Note that that the spine-point-37 line continues to 2018/19. This is because the national pay spine data is publicly available. Of course, the value for this year (2018/19) may go up – that’s what we’re currently in dispute about! The series for the VC and other top earners begin only in 2002/03 and continue only to 2016/17. That’s because we’ve taken this data from the University of Leicester’s Financial Statements and this is the data that is available so far. Annual financial statements are typically published around the end of the calendar year, so the figures for 2017/18 should become available in December 2018, or January 2019 at the latest.
Remember this chart shows just the extent to which those at the top have seen their remuneration grow more quickly than the University’s other employees. Although VC and other top earner pay appears to have fallen back a bit over the past decade, the VC still earns seven times as much as a starting lecturer, compared to five times as much 15 years ago. In 2016/17, the University of Leicester’s top-ten earners all received at least £180,000, four and a half times as much as the £39,324 salary for a spine-point-37 employee; the top 50 earners all received more than £120,000.
What these figures tell us then is that the University of Leicester can clearly afford to increase the salaries of some of its members.
Now let’s take a look at the bigger picture. The University of Leicester has grown over the past two decades, in terms of student and staff numbers and in terms of income and expenditure. The following chart shows the growth of total income, total expenditure and total spending on wages and salaries.
Of course, we get a more accurate picture if we take inflation into account. Here are the same series – income, expenditure and staff costs – expressed in 2009 prices.
Two things are apparent from these two charts. First, whilst spending on staff has grown over the two decades (by about 50 percent in real terms), income and expenditure have both grown much faster (by more than 70 percent). Second, income and expenditure have tracked each other quite closely. But from 2006/07, there was a sharp uptick in the growth in both, which levelled off around 2009/10; moreover, at this same time, a gap opened between income and expenditure: this gap represents operating surplus, which has been positive in every year since 2006/07.
We should also note the slight dip in income recorded between 2014/15 and 2015/16. (We’ve highlighted this on the chart.) In 2015/16 all universities in the UK were required to adopt a new accounting standard known as FRS102, which has been interpreted for the sector by the FE & HE Statement of Recommended Practice (SORP). In brief, the new code changes the way some income, expenses, assets and liabilities appear on financial statements. For more information, see this useful blog post. It’s quite likely this accounting-code change explains this apparent drop in income – while ‘reality on the ground’ has not changed at all.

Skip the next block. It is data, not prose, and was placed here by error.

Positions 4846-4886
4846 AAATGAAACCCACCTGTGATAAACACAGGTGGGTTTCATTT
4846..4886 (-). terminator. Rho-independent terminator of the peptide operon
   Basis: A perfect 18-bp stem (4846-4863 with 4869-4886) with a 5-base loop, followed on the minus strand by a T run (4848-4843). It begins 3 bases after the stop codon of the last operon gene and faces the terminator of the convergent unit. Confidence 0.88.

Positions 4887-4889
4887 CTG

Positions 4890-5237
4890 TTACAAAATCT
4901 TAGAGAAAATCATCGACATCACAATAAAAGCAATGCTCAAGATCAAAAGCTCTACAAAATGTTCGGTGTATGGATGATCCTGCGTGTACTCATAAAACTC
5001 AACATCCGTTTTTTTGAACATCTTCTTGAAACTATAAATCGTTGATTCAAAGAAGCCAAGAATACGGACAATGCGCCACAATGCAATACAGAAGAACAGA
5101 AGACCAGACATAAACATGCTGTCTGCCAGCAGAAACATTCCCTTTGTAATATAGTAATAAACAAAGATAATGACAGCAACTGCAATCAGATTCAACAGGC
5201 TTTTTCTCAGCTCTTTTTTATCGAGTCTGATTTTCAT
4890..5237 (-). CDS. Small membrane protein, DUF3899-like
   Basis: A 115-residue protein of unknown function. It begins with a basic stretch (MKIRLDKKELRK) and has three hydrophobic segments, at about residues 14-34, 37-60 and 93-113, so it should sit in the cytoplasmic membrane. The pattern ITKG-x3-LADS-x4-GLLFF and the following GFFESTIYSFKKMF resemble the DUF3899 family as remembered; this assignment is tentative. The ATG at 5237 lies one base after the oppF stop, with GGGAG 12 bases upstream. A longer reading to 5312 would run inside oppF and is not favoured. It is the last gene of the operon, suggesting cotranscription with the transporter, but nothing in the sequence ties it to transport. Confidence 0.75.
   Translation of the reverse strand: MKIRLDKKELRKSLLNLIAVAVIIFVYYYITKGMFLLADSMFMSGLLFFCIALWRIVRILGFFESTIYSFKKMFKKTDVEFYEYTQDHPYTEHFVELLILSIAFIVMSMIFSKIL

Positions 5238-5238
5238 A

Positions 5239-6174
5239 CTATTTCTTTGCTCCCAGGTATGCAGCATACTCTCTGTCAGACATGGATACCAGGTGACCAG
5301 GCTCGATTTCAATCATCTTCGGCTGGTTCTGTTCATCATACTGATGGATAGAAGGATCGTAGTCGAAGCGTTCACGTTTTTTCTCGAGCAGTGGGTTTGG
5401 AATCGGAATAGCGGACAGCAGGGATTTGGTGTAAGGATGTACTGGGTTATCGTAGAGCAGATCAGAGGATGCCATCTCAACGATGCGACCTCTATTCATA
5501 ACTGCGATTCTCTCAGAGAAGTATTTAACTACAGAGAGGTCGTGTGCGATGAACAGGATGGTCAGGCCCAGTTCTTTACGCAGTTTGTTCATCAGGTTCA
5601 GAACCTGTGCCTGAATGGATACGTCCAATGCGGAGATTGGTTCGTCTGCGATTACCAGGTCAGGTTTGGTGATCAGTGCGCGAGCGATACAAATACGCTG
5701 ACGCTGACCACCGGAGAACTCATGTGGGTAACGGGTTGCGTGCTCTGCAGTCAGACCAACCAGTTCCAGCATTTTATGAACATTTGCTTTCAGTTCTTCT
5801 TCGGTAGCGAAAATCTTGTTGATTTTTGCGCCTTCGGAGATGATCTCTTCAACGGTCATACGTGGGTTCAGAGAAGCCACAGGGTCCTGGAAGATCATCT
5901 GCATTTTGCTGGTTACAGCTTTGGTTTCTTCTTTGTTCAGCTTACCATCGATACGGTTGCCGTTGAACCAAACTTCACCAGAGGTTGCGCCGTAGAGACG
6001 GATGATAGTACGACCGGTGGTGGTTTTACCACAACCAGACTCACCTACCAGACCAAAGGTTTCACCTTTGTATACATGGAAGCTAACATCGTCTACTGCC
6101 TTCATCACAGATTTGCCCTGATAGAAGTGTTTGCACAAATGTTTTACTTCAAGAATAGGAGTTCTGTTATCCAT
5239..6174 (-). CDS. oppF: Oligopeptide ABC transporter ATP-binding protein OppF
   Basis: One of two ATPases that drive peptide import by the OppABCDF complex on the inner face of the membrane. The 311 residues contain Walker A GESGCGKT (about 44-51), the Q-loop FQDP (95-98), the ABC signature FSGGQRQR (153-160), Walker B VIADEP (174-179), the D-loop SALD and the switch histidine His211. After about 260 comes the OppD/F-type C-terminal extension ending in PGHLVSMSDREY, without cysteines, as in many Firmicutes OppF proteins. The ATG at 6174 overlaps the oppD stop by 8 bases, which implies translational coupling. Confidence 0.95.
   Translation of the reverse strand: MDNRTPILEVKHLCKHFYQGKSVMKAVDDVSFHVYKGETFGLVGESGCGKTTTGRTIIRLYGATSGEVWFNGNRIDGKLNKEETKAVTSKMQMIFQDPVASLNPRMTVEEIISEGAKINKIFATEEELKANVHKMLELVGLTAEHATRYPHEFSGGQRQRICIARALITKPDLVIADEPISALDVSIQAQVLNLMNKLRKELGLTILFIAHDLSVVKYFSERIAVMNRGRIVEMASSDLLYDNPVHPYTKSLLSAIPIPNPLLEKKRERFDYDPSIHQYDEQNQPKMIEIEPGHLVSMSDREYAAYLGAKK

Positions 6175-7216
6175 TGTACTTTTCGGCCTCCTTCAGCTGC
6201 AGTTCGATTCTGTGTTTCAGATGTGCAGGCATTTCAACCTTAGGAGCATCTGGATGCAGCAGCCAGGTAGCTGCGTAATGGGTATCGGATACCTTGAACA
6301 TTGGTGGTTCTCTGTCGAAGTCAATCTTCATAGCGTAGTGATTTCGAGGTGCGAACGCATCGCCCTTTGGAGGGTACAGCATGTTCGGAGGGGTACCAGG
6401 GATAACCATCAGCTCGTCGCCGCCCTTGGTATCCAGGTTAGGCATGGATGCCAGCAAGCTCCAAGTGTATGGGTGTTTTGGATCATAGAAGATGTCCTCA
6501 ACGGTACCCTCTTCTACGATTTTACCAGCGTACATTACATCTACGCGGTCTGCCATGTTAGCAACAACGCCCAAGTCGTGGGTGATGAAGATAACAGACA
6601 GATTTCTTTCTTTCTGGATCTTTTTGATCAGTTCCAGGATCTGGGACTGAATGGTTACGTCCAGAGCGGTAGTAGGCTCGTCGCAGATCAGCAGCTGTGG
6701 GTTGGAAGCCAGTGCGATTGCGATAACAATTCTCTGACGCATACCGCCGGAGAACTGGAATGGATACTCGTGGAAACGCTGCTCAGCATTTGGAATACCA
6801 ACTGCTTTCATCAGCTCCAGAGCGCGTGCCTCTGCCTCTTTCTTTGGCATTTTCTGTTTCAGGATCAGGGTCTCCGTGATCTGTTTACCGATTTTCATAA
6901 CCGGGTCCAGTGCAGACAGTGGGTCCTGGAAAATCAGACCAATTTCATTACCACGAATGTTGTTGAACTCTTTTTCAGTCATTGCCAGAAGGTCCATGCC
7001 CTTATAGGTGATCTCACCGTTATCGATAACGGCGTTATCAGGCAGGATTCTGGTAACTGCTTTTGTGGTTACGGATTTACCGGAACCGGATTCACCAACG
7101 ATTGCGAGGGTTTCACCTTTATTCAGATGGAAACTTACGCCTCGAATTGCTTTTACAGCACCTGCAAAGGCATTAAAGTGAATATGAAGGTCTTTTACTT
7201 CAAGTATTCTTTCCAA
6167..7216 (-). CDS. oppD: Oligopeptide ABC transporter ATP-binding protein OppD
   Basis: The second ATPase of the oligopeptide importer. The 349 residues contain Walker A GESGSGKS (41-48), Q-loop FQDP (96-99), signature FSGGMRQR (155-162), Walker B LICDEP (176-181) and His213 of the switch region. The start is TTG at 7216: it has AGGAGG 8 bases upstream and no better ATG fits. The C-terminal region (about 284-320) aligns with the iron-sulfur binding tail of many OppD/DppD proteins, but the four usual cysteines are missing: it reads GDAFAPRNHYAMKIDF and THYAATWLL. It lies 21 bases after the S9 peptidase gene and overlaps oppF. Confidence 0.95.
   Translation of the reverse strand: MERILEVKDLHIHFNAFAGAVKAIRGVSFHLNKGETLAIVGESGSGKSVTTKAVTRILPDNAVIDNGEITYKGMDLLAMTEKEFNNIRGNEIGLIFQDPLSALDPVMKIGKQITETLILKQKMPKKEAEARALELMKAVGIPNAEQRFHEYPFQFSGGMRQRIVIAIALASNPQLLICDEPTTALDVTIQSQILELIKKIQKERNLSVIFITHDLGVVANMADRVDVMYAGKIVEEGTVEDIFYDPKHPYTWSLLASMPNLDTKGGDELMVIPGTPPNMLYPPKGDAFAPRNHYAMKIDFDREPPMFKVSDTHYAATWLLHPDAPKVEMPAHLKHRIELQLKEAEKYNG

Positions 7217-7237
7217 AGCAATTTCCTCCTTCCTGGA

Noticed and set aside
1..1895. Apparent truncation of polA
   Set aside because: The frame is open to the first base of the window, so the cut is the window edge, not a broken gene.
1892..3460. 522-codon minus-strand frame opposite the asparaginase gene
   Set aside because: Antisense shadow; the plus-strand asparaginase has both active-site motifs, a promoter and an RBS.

The following two charts make these things even clearer. The first shows spending on staff as a proportion of total spending; the second the University’s operating surplus, expressed in 2009 prices (i.e. taking inflation into account).
We’ve seen that the University’s income and expenditure have outstripped its spending on wages and salaries – though the chart above does seem to show that staff spend as a proportion of total income has risen by 4 percentage points over the past decade, from a low in 2008/09 of 54 percent. It’s possible this recovery explains some of the University Leadership Team’s recent obsession with this indicator. And we’ve seen that some members of staff have enjoyed generous increases in their remuneration – whilst most employees’ wages have stagnated. But it’s also worth looking at what areas the ULT has chosen to spend, in terms of both staff expenditure and non-staff expenditure, particular capital spending.
First, staffing. As we’ve noted, total staff costs have risen by roughly half in real terms over the past 20 years. Rising VC and other top earner remuneration explains only a tiny part of this increase; it’s mostly due to rising numbers of staff. Since 2002/03, the number of University of Leicester employees has grown by almost 30 per cent. The following chart shows in which categories of staff this growth has occurred.
What chart 8 reveals is so astonishing it’s worth recalibrating the numbers, so that we can see the growth (or contraction) in each of the five categories. That’s what we’ve done in chart 9. The number of academic and clinical staff has grown by just over a quarter over the past decade and half, as has the number of clerical, manual and ancillary employees. The numbers in the ‘research and analogous’ and ‘technical’ categories has fallen, by 13 and 17 percent, respectively. The number of those employees working in ‘administration, library, computer and other related’ has more than doubled: it’s grown by 139 percent!
We really need to unpack this information a little more. Obviously many colleagues working in these areas have skills essential for the running of a university: we need librarians and IT specialists and time-tablers and others who communicate with students on the ‘frontline’. These people make the jobs of those who teach and do research easier. But, we think it’s also obvious to everyone who works in a university, that the jobs of academics has not become easier over the past 15 years: as the number of administrators has risen, so has the administrative burden on scholars. It’s not possible from the statistics we have here to untangle the chains of causation, but we’d hazard a guess that many of the new university administrators perform ‘bullshit jobs’.*